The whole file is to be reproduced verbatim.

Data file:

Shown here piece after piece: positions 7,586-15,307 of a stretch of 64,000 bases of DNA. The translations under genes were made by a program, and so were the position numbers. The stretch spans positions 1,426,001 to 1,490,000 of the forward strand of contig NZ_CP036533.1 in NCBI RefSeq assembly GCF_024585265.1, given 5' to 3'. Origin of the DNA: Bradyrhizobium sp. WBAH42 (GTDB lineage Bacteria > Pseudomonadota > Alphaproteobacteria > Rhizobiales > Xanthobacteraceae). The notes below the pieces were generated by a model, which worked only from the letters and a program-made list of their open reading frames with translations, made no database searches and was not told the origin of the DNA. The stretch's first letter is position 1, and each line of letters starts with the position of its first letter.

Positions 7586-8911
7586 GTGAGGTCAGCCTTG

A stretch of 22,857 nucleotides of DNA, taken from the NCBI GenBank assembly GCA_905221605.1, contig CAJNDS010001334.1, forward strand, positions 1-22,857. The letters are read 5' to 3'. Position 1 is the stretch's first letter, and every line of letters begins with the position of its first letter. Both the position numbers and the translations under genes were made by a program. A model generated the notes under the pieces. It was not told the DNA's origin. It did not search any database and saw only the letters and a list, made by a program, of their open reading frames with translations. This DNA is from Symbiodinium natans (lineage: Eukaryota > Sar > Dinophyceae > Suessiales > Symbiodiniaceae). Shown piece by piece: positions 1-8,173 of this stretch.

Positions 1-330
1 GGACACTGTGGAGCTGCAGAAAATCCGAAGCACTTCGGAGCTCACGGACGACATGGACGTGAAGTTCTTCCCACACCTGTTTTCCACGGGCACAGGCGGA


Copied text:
Shown here piece after piece: positions 7,586-15,307 of a stretch of 64,000 bases of DNA. The translations under genes were made by a program, and so were the position numbers. The stretch spans positions 1,426,001 to 1,490,000 of the forward strand of contig NZ_CP036533.1 in NCBI RefSeq assembly GCF_024585265.1, given 5' to 3'. Origin of the DNA: Bradyrhizobium sp. WBAH42 (GTDB lineage Bacteria > Pseudomonadota > Alphaproteobacteria > Rhizobiales > Xanthobacteraceae). The notes below the pieces were generated by a model, which worked only from the letters and a program-made list of their open reading frames with translations, made no database searches and was not told the origin of the DNA. The stretch's first letter is position 1, and each line of letters starts with the position of its first letter.

Positions 7586-8911
7586 GTGAGGTCAGCCTTG

A stretch of 22,857 nucleotides of DNA, taken from the NCBI GenBank assembly GCA_905221605.1, contig CAJNDS010001334.1, forward strand, positions 1-22,857. The letters are read 5' to 3'. Position 1 is the stretch's first letter, and every line of letters begins with the position of its first letter. Both the position numbers and the translations under genes were made by a program. A model generated the notes under the pieces. It was not told the DNA's origin. It did not search any database and saw only the letters and a list, made by a program, of their open reading frames with translations. This DNA is from Symbiodinium natans (lineage: Eukaryota > Sar > Dinophyceae > Suessiales > Symbiodiniaceae). Shown piece by piece: positions 1-8,173 of this stretch.

Positions 1-330
1 GGACACTGTGGAGCTGCAGAAAATCCGAAGCACTTCGGAGCTCACGGACGACATGGACGTGAAGTTCTTCCCACACCTGTTTTCCACGGGCACAGGCGGA